Pat Smith, (Oklahoma State)
Pat Smith was the first wrestler in history to win four NCAA titles. He had the longest unbeaten streak and finished his career with a record of 98-0. At 158 pounds, Pat Smith won more than his fair share of fights for him to make history at the college level and definitely deserves a spot in the top five on this list.
Pat’s older brother, John Smith, Pat Smith’s elder brother is, however, considered the greatest Olympic-level wrestler in history with two Olympic gold medals and four world titles under his belt. Though Smith was a three-time NCAA finalist at Oklahoma State, capturing two titles while going 154-7-2 in college.
Dan Gable, 1967-1970 (Iowa State)
Referred to as the Cael Sanderson of his time, Dan Gable was a dominant, push-the-pace style wrestler that attracted fans beyond wrestling. An inspiring legend in his home state and as well as the country due to his work ethic and drive to succeed in wrestling, Gable won national titles in 1968 and 1969 at 130 and 137 pounds.
He won every college match, and the only match he dropped was his last match against Larry Owings in the 142-pound finals in 1970. And even with that setback, Gable went on to win the world and Olympic titles for the U.S before accepting the coaching position at the Iowa Hawkeyes and leading them to 15 NCAA titles.
YojiroUetake, 1960-1963 (Oklahoma State)
Former Iowa State coach Bobby Douglas had this to say about Uetake, “he was the best he had ever seen at the collegiate level”. And Douglas would know since he also coached Cael Anderson, the number one wrestler on our list. Anderson and Uetake were teammates with the Cowboys. At 130 pounds, Uptake won three NCAA titles for Oklahoma State in the 1960s and remained undefeated in college. He won the Outstanding Wrestler of the tournament twice as well. Uetake was rarely challenged to his full potential at the college level due to his dominance. He also won Olympic gold medals for Japan in 1964 and 1968.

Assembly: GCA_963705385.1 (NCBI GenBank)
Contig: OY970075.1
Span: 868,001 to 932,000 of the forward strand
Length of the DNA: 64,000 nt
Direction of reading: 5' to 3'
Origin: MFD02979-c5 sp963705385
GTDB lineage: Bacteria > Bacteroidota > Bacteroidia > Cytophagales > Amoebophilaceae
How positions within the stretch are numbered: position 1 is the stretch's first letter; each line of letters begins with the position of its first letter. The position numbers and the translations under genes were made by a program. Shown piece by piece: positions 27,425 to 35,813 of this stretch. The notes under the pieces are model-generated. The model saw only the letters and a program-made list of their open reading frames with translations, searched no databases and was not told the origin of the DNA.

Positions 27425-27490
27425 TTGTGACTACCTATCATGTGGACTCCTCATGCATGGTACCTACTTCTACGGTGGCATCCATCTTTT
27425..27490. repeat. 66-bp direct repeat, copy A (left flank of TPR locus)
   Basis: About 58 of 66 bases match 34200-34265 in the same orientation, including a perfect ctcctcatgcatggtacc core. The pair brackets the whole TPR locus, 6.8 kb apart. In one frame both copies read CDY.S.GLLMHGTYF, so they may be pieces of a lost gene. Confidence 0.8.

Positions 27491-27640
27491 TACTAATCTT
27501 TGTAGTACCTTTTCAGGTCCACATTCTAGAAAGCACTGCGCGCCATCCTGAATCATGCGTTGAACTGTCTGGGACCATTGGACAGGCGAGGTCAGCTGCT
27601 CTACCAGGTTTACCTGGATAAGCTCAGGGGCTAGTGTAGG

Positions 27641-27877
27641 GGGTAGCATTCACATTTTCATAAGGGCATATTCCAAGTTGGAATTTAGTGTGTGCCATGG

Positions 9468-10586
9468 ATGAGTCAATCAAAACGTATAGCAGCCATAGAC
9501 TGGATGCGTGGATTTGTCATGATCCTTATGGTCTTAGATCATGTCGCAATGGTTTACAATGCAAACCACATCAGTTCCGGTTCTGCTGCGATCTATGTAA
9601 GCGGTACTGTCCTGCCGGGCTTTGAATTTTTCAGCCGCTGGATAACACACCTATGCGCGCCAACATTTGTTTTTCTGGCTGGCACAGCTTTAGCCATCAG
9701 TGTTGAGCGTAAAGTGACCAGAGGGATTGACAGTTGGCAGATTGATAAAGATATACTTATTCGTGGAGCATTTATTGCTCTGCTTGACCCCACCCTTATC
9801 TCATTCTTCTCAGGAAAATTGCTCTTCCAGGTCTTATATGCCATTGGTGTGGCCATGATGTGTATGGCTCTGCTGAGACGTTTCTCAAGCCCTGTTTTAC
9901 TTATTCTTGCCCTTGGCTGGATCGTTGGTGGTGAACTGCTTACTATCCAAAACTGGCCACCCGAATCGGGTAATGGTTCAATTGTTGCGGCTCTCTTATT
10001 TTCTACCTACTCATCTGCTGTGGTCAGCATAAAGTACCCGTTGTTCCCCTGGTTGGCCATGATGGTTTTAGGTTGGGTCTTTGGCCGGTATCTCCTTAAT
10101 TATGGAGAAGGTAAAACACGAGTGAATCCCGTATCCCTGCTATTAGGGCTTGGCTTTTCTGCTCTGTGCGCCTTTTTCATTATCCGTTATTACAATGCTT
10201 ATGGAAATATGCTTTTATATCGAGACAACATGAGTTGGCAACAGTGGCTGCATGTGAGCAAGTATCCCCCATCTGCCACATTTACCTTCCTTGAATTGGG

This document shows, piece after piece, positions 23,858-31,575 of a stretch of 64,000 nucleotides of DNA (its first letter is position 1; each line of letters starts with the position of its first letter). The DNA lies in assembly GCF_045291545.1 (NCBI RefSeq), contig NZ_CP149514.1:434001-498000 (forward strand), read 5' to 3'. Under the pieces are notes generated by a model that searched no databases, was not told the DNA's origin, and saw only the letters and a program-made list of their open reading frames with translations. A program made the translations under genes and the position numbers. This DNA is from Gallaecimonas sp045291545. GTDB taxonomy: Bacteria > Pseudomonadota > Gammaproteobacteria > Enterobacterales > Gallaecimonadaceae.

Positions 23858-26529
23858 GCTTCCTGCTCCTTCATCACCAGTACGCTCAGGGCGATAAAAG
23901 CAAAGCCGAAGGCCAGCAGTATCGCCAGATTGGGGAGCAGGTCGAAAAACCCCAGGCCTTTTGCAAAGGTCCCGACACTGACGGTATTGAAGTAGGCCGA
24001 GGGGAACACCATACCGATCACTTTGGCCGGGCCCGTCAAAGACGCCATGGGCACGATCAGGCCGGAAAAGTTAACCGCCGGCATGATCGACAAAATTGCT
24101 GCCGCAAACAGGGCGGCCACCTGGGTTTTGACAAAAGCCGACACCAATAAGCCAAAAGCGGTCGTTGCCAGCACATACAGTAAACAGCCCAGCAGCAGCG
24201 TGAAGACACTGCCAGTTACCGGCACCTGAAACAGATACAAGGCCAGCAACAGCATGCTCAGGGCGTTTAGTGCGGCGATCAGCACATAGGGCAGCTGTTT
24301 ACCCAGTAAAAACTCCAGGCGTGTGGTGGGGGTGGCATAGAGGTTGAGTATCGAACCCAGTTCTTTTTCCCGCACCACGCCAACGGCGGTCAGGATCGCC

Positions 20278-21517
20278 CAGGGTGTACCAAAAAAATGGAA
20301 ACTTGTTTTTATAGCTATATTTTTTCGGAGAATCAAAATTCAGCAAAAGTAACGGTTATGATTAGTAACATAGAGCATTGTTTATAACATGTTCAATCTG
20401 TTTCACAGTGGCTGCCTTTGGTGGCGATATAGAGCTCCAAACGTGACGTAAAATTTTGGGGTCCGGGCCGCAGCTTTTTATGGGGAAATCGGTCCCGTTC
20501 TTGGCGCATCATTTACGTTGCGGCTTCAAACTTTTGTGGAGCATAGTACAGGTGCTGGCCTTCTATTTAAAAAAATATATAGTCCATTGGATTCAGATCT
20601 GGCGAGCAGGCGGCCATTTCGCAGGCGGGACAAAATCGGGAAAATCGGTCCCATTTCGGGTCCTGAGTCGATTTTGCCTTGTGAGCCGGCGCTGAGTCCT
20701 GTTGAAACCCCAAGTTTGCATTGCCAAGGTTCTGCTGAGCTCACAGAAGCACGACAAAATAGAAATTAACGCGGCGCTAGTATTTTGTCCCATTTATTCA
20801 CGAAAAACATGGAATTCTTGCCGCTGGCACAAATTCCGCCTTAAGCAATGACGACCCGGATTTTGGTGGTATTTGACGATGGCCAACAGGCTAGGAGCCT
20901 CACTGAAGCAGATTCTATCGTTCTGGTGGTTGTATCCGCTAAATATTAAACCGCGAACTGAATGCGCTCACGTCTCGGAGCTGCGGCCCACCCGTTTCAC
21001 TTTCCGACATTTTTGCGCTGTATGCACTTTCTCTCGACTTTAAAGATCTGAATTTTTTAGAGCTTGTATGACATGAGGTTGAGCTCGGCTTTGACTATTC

Kyle Dake 2010-2013 (Cornell University)
A highly underappreciated wrestler is Kyle Dake. Kyle is the only wrestler to have won four NCAA titles in four different weight classes (141, 149, 157 and 165 pounds). As a senior, he won the Hodge Trophy in 2013. A wrestler with a diverse skillset and he is adept at any style of wrestling and knows how to tackle his opponent. Absolutely deadly from the top position in college, in 2018, Dake won a world title as well. He also gained the upper hand in his final match against David Taylor, who came back to win his second Hodge Trophy the next year.
Cael Sanderson 1988-2002 (Penn State)
No argument with the number one spot; Cael Sanderson was the best wrestler of all time at the college level. The only wrestler to go unbeaten in a four-year span with a career record of 159-0 from 1998-2002 and has won three NCAA titles, two as a sophomore and one as a senior. A skilled technician who knew how to push the pace and be mobile for a guy his size, he was also a three-time Hodge Trophy winner.
Some of the notable names he has taken down are world medalist and UFC champion Daniel Cormier, world silver medalists Brad Vering and Brandon Eggum, and world bronze medalist Justin Ruiz during his college career. A wide-open, attacking style is where he piled up points and put on a show and will always be remembered as the best college wrestler of all time.